TABLE OF CONTENTS
 
Wallace Stevens - Life Stories, Books, and Links
 
» Biographical Information

» Stories about Wallace Stevens

» Selected works by this author

» Selected books about / related to this author

» Recommended links
 
BIOGRAPHICAL INFORMATION
 
Picture of American poet Wallace Stevens; twentieth century American Literature and poetry
Wallace Stevens   (1879 - 1955)
 
Category:  American Literature
 
Born:  October 2, 1879
Reading, Pennsylvania, United States
 
Died:  August 2, 1955
Hartford, Connecticut, United States
 
Related authors:
Edwin Arlington Robinson, Ezra Pound, Robert Frost, T. S. Eliot, W. H. Auden
 
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Wallace Stevens - LIFE STORIES
 
 
10/4/1937     Wallace Stevens & his Blue Guitar
On this day in 1937 Wallace Stevens published his fourth book of poetry, The Man with the Blue Guitar. Stevens was halfway through his poetry-writing career at this point -- halfway between the early complaints that his poems were "a glittering edifice of icicles," and the Pulitzer in 1955, the year of his death.
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SELECTED WORKS BY THIS AUTHOR
 
 
Letters of Wallace Stevens
by Wallace Stevens, Holly Stevens (Editor)
letters
 
The Collected Poems of Wallace Stevens
anthology, poetry
 
FIND BOOKS BY WALLACE STEVENS AT Powell's Books
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SELECTED BOOKS ABOUT (or related to) THIS AUTHOR
 
 
Revolution and Convention in Modern Poetry: Studies in Ezra Pound, T.S. Eliot, Wallace Stevens, Edwin Arlington Robinson, and Yvor Winters
by Donald E. Stanford
criticism
 
Wallace Stevens: A Literary Life
by Tony Sharpe
biography
 
Wallace Stevens: The Plain Sense of Things
by James Longenbach
biography
 
FIND BOOKS BY WALLACE STEVENS AT Powell's Books
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Academy of American Poets
Find a "Anecdote of the Jar," "Bantams in Pine-Woods," "The Emperor of Ice-Cream," "Metaphors of a Magnifico," and "Thirteen Ways of Looking at a Blackbird."

"His first book of poems, Harmonium, published in 1923, exhibited the influence of both the English Romantics and the French symbolists, an inclination to aesthetic philosophy, and a wholly original style and sensibility: exotic, whimsical, infused with the light and color of an Impressionist painting. More than any other modern poet, Stevens was concerned with the transformative power of the imagination. Composing poems on his way to and from the office and in the evenings, Stevens continued to spend his days behind a desk at the office, and led a quiet, uneventful life. Though now considered one of the major American poets of the century, he did not receive widespread recognition until the publication of his Collected Poems, just a year before his death."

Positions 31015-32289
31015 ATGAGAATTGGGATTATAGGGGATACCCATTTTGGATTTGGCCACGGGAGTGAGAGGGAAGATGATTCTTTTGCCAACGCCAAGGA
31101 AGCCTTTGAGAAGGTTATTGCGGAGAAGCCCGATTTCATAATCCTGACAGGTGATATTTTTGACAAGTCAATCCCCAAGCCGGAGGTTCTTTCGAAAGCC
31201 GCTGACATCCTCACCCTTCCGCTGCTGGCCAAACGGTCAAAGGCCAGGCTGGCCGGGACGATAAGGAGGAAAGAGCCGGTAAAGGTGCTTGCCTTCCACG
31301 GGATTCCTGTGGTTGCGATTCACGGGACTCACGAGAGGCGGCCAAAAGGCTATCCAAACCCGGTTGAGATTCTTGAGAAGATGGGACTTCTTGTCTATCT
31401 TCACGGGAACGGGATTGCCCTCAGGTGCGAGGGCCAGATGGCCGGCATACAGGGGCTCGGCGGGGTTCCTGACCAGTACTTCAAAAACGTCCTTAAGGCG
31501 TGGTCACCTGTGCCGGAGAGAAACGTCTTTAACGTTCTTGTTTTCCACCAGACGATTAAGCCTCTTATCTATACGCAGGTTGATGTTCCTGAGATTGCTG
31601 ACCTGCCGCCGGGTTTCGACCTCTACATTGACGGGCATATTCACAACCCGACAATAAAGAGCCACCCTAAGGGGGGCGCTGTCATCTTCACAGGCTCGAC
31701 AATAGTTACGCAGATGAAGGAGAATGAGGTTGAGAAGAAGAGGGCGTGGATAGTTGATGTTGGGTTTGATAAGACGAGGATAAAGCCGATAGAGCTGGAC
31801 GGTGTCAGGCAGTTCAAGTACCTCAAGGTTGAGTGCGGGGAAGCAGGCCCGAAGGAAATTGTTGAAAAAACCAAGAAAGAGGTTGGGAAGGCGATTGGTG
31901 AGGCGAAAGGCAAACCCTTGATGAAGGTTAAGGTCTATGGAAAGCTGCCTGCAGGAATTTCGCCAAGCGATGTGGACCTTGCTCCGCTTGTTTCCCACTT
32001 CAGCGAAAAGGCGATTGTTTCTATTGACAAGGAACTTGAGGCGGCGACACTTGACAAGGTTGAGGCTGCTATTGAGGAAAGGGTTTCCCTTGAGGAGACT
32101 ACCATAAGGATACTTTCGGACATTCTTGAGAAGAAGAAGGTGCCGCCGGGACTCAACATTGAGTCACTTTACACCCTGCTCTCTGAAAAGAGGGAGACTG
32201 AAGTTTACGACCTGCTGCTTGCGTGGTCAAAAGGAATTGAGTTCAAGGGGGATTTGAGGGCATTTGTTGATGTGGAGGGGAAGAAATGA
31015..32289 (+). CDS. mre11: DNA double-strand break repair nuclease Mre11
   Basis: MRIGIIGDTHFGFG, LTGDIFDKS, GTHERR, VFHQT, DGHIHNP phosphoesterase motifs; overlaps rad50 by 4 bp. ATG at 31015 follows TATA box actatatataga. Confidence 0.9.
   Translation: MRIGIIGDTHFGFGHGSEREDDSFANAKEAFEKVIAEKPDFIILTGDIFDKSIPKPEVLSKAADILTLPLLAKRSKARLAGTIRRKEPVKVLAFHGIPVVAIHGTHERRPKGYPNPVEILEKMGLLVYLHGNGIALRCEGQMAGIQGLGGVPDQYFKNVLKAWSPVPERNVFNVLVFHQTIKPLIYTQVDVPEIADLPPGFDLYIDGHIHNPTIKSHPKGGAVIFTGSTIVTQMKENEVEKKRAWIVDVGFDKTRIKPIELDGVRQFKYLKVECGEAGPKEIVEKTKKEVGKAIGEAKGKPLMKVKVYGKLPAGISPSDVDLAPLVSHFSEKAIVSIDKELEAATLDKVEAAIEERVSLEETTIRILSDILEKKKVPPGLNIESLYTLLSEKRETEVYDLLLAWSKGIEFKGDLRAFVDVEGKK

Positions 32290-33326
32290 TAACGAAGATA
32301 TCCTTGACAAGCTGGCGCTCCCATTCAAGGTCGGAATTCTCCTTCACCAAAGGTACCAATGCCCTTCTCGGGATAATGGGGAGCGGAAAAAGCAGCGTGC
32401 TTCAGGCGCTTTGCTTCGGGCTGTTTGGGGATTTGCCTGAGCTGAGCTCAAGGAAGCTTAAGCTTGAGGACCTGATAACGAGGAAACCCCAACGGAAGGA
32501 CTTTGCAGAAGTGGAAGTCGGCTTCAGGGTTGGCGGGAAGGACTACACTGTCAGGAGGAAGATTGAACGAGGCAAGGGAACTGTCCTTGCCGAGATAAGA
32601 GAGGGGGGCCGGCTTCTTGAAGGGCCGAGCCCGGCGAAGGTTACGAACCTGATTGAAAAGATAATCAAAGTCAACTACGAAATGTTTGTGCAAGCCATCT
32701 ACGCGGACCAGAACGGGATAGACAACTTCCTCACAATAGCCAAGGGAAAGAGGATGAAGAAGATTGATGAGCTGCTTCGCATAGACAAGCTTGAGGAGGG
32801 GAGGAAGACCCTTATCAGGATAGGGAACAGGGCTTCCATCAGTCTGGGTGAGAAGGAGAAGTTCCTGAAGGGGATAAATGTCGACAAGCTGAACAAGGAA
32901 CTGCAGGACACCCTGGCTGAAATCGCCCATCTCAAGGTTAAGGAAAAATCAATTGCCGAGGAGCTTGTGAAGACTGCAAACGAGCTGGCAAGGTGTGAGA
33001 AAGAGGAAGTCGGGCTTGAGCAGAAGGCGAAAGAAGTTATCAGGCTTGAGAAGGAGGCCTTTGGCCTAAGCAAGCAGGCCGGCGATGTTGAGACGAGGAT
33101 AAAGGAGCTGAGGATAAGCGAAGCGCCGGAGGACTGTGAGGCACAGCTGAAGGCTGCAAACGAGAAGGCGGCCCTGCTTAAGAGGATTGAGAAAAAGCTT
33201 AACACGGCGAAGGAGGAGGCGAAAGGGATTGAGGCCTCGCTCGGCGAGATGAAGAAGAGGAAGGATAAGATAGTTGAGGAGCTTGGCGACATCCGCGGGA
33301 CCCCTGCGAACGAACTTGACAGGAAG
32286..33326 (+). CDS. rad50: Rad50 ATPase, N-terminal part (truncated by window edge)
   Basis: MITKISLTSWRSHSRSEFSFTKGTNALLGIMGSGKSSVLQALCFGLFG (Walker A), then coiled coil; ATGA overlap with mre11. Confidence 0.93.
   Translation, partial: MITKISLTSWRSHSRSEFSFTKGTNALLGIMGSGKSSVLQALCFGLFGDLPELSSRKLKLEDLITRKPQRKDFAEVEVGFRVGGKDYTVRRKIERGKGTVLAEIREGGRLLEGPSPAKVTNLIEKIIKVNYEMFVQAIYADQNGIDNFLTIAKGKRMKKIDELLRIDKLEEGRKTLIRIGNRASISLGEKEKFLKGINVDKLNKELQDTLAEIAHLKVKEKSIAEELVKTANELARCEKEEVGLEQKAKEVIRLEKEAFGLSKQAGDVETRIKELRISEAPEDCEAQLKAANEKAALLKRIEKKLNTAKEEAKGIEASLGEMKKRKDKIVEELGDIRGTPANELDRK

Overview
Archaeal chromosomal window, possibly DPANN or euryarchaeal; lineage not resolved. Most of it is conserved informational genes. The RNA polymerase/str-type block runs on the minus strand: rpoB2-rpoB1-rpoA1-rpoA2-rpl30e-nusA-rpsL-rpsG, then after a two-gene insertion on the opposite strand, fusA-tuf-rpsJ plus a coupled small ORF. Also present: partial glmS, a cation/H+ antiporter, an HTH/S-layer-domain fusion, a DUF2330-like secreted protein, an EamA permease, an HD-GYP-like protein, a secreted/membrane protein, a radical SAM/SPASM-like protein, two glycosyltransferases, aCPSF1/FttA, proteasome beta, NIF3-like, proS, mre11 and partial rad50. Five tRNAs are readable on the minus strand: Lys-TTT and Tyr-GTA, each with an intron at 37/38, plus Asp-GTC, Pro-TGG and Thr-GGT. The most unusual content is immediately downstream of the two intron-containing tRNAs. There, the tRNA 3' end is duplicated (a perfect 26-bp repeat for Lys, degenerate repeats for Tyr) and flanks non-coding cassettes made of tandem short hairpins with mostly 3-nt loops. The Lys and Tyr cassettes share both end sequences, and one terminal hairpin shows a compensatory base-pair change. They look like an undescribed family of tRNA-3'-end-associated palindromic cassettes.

Internet Public Library
Find links to biographies and literary criticism and analysis.
Modern American Poetry
Features a biography, recollections of the author by friends and acquaintances (including José Rodríguez Feo, Robert DeVore, and Richard Wilbur), excerpts from his letters, links, and interpretation and analysis of poems including "Sunday Morning," "The Emperor of Ice Cream," "Thirteen Ways of Looking at a Blackbird," and many other poems. Highly recommended.

"Capturing so exuberantly yet so flawlessly the mind at play with an extravagance most often associated with youthful pleasure, with the sheer delights of the sensual body, Stevens preferred to mask his very great sensual satisfactions by suggesting that his doings were in fact all a highly proper set of speculations on 'the imagination.' (His prose essays were useful allies in this strategy.) But the sheer verve of local moments, the sumptuous texture of outstanding passages, simply dissolves as pretense the notion that a philosophical enterprise might be underway. Few poets have so fully enjoyed not just their indulgence in their own language but also the game that elaborately insists no such indulgence is occurring."
The Wallace Stevens Page
An ecclectic assortment of documents on topics including the author's alleged deathbed conversion, his New York Times obituary, excerpts from correspondence with Jose Rodriguez Feo, reviews of scholarly works about Stevens, and more.
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